Before I start this review, I just want to say that Nanbaka is probably one of my favorite shows that I've ever watched, and I've enjoyed it immensely. I would love nothing more than to give it a 9/10 or 10/10, just because of my personal tastes. But that's not reasonable, so I'm going to be accurate in my review, and not go easy on this show. Nanbaka does have its flaws, which I was able to overlook, but you might not be able to do the same. Note: I'll try to keep this review as spoiler-free as possible, but there may be some spoilers. Also, this is pretty much a review for both the first and second season, which are treated more like two halves of the same season.
Starting from the first episode, Nanbaka seems to be sort of a comedy slice-of-life show about the lives of four flashy inmates in a flashy, maximum-security prison. The first episode does a very nice job introducing the personalities of the main characters in a natural way, as they interact with each other. There's no huge exposition dump in the first episode, as is common in a lot of bad anime. (There are some exposition dumps in future episodes, but they're still done naturally, and don't distract too much from the story.) Not everything about the characters is explained in the first episode, but they set a great base to work off of for future episodes. You can tell that the first episode is only providing you with the basics of the plot and characters, so that you understand what's going on, but you aren't spoiled for everything. It's a great storytelling strategy.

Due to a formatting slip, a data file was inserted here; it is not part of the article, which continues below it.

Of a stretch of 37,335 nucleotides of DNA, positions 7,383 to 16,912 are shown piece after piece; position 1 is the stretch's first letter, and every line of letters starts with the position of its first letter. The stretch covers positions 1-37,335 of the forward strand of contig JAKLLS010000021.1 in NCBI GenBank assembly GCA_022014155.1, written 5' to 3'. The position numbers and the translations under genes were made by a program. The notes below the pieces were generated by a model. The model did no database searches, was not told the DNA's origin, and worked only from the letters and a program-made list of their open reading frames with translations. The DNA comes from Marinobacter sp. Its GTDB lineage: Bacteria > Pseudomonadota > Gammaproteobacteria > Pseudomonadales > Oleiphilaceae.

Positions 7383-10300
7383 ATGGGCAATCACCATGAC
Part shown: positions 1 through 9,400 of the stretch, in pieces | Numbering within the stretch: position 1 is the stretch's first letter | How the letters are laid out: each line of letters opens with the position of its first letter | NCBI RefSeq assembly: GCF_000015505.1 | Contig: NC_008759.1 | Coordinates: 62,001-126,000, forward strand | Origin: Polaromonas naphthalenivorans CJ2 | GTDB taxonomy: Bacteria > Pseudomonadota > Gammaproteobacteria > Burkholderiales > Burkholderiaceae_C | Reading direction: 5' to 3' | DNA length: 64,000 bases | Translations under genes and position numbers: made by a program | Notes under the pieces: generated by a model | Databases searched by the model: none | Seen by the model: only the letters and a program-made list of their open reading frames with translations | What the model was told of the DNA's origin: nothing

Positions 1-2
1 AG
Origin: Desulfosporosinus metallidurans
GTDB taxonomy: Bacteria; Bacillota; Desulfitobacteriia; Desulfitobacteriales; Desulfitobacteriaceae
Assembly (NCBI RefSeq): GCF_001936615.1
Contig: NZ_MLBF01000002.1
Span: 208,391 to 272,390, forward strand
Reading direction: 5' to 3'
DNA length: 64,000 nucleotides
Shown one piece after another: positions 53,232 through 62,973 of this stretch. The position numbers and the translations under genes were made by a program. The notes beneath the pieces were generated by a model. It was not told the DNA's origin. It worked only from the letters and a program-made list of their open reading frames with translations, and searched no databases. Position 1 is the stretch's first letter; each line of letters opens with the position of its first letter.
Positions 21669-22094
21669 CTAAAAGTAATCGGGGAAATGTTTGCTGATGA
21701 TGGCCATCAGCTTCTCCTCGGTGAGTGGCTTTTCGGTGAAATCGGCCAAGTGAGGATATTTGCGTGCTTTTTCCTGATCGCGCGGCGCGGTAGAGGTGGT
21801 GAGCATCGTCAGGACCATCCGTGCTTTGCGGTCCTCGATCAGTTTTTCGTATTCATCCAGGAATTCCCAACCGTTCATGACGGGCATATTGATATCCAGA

I was kind of expecting Nanbaka to just be a comedic, slice-of-life, episodic show, about the wacky misadventures of the prison inmates, as it advertises. It turns out that there are some over-arching story elements. In the first "season," there is a story arc that spans several episodes. When watching this portion, I found that I preferred the slice-of-life portions, with the goofy jokes and the simple character interactions. The comedy in this show is actually very funny and well-written. It's kind of an absurd, random style of comedy, with lots of slapstick and hilarious one-liners that come out of nowhere, leaving you laughing at how bizarre everything is. If you like that style of comedy, then you'll love this show. The comedy is the highlight, but the story eventually gets good, as well. The story is character-driven---it unfolds as you learn more about the characters. The first story arc gets a bit tedious, but it pays off at the end. Just give it a few episodes. The story arc in the second season doesn't have as great of a pay-off, but it's more interesting throughout.
(Sigh) This is the part that I get mixed feelings about. I really wish the animation in Nanbaka was impressive and groundbreaking. But this is probably the show's biggest flaw. The animation isn't god-awful---it's not like there are glaring flaws or anything---but you can tell from watching that the budget for the animation was pretty low. If you're someone who is critical about animation like me, then you'll constantly be spotting places where they cut corners. Reusing animation, using simple patterns instead of drawing detailed backgrounds, cutting out parts of action scenes that would be difficult to animate, etc. It wasn't a dealbreaker for me, but these flaws were very noticeable.